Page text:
The coming of Christ brought the kingdom of God into the world, and the place where the kingdom of God is made manifest is the Church. It is the Church that introduces eternity into history and offers history the perspective of eternity. The Church is the Body of Christ, which transcends place and time and joins mankind to a communion that is beyond time, a transcendent communion where all things are present in the Holy Spirit. In the Church, time and the whole cosmos are redeemed. Whatever God has offered to the world is to be found in the Church and passed on to man for his salvation and regeneration.
The kingdom of God is not simply awaited as something that is to come; it is also perceptible as something now present. The resurrection and regeneration in Christ as well are not only awaited in the future, but are also already offered in the present: “The hour is coming, and now is, when the dead shall hear the voice of the Son of God: and they that hear shall live.”  The voice of Christ, which has already been heard, and has summoned men from death to life, will also summon those who are in the tombs and grant them life. The hour which is coming, but which is also already present, is the hour of the presence of Christ. It is Christ himself. The eschata, the last things, exist in the last Adam, Christ. The things hoped for are already offered in his person. The period of the presence of Christ and his Church is the period of the “last days”  It is the period during which God and his kingdom are made manifest in history.  It is the beginning of eternal life, which cannot be interrupted by death. 
The Transfiguration and Resurrection of Christ are already manifestations of the kingdom of God in the world. And the times after the coming of Christ are the last times. The manifestation of the glory of God in the Church with the descent of the Holy Spirit on the day of Pentecost, like the personal manifestations we encounter in the saints of the Church, are eschatological events. And the experiences of these events are experiences of the last manifestation of God, which, since they take place in space and time, where corruption .and death continue to exist, are of the “knowing in part”  kind. Thus, the eschata are at once present yet awaited, experienced yet expected.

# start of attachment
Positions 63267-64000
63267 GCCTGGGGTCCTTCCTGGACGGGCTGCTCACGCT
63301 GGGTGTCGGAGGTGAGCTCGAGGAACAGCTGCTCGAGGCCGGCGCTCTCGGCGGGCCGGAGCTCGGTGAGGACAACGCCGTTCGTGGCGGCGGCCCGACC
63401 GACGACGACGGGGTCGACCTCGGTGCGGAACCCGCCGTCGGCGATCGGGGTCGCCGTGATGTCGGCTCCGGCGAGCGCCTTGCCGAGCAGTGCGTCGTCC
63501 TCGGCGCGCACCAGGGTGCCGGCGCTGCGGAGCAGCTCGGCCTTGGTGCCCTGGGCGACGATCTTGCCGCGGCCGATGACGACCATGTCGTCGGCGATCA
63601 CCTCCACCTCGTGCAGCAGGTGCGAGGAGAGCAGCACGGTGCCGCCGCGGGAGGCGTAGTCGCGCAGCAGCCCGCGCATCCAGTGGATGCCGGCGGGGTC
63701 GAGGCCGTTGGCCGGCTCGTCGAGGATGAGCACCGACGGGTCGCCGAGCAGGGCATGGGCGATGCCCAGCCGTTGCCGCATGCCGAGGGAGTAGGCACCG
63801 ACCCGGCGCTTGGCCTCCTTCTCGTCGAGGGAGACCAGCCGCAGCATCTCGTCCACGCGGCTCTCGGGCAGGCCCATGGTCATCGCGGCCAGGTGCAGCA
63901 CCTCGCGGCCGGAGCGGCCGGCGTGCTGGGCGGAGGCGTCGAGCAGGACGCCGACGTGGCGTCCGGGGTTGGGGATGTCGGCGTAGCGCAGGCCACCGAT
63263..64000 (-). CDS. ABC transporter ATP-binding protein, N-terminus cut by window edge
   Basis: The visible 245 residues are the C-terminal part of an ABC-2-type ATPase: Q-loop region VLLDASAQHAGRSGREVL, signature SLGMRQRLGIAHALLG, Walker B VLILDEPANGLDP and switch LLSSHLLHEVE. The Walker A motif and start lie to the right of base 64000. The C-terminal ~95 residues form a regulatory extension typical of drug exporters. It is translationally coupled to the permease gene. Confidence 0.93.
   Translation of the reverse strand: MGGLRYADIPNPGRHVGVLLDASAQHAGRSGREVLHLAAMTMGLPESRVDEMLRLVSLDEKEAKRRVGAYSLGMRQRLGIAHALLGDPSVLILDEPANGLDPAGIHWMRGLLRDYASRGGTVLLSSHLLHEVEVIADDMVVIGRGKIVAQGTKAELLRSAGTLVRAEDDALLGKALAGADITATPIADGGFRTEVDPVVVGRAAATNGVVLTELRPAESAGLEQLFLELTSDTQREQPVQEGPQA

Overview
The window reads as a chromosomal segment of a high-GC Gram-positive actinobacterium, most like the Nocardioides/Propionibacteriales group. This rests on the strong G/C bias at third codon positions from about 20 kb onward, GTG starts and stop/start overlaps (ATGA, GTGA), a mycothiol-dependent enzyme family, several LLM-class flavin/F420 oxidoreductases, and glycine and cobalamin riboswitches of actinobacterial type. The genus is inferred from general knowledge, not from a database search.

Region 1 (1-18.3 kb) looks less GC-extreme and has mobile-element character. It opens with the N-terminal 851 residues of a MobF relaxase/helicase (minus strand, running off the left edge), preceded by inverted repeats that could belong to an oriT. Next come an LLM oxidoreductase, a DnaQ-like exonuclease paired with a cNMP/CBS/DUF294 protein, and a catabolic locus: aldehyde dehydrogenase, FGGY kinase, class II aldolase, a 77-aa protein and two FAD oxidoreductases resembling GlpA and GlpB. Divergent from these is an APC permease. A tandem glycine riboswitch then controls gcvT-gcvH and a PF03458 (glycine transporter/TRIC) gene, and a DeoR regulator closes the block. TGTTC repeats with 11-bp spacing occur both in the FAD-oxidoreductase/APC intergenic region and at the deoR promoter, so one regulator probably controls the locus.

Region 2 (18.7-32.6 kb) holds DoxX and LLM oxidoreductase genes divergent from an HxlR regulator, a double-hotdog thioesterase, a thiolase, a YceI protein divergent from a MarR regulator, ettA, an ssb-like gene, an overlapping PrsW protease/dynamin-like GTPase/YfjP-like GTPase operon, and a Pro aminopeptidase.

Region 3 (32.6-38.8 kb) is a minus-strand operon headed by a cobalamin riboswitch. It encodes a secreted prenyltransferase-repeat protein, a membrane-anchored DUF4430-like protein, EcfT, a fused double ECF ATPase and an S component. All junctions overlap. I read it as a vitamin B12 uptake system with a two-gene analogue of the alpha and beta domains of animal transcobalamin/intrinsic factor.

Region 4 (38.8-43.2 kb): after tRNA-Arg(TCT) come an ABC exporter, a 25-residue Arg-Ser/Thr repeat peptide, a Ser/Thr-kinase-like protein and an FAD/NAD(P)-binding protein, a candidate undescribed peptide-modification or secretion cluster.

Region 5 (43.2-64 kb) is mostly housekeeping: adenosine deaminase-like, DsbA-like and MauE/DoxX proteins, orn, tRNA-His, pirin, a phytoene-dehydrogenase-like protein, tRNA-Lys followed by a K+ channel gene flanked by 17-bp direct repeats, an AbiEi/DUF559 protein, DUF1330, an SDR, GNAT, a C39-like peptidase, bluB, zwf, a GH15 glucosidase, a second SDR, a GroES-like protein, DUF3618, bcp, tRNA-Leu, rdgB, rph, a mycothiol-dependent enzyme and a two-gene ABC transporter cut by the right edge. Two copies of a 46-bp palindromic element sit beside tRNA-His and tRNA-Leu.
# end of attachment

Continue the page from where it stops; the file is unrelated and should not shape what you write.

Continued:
The founding of the Church brought about the communion of God with man. The uncreated and eternal God was united ontologically with created and mortal man. Eternal life manifested itself in temporal life. Created and mortal man thus becomes through grace uncreated, eternal and everlasting, or, in other words, unoriginate, because the grace which regenerates his existence is uncreated, eternal and unoriginate. There is nothing left anymore to prevent the joining of created and uncreated, temporal and eternal, present life and life to come. The time of the realization of these events is ‘last’ time. The day and the hour are ‘last.’ Nothing else is awaited, neither Messiah, nor Paraclete, nor Antichrist. All things are present—Christ, and the Paraclete, and the Antichrist. Christ is present with the Holy Spirit in the Church, and the Antichrist is present too as an evil spirit that makes war on the Church. 
The presence of the Antichrist constitutes an eschatological phenomenon not so much in itself, as in relation to, or, to be precise, in contrast with, the eschatological presence of Christ. All those things which the incarnate manifestation of God in history have a share in bringing about (i.e., his Crucifixion and his Resurrection) create the last times, the last day, the last hour, which exists here and now.
The eschata, then, the last things, are not limited to the end of history, but exist already in the life of the Church. The last times encompass the whole period following the coming of Christ. And Christ who is “the Alpha and Omega … which is, and which was, and which is to come,”  is the Lord, the beginning and the end of history. Whoever has Christ, has life.  The experience of this life already exists in the Church. The renewal and deification of man in Christ, which is awaited in the age to come, is already lived in this life: “Now are we the sons of God, and it doth not yet appear what we shall be: but we know that, when he shall appear, we shall be like him; for we shall see him as he is.” 
Although it is revealed to the world “through a glass, darkly,”  the kingdom of God does not cease to be truly present. The symbols whereby it is offered to us are neither metaphors nor analogies, but real symbols. The uncreated light of the Transfiguration, the Resurrection, Pentecost, and that which is seen by the saints of the Church, is the light of the kingdom of God. It is the real symbol of its presence.
1. John 5:25.
2. See Acts 2:17. 2 Tim. 3:1. Heb. 1:2. James 5:3. 1 John 2:18. Athanasios, Against the Arians 1,55, PG 26, 125C.
3. See Matt. 16:28. Mark 9:1. Luke 9:27.
4. See S. Agourides, “Chronos kai aioniotis (eschatologia kai mystiko-patheia), en ti theologiki didaskalia Ioannou tou Theologou,” Epistimoniki Epetiris Theologikis Scholis, vol. 3, Thessaloniki 1958, p. 156.
5. 1 Cor. 13:9.
6. “Little children, it is the last hour and as ye have heard that Antichrist shall come, even now are there many antichrists; whereby we know that it is the last hour.” 1 John 2:18. Cf. ibid. 4:3. For more on the Antichrist, see my study “Orthodoxi theologia kai koinoniki zoi”, Thessaloniki 1989, pp. 126-135.
7. Rev. 1:8.
8. 1 John 5:11.
9. 1 John 3:2.
10. 1 Cor. 13:12.
From Emer. Proff. G. Mantzarides’ book, 1996, Time and Man, transl. Julian Vulliamy, South Canaan, Penns.: St Tikhon’s Seminary Press.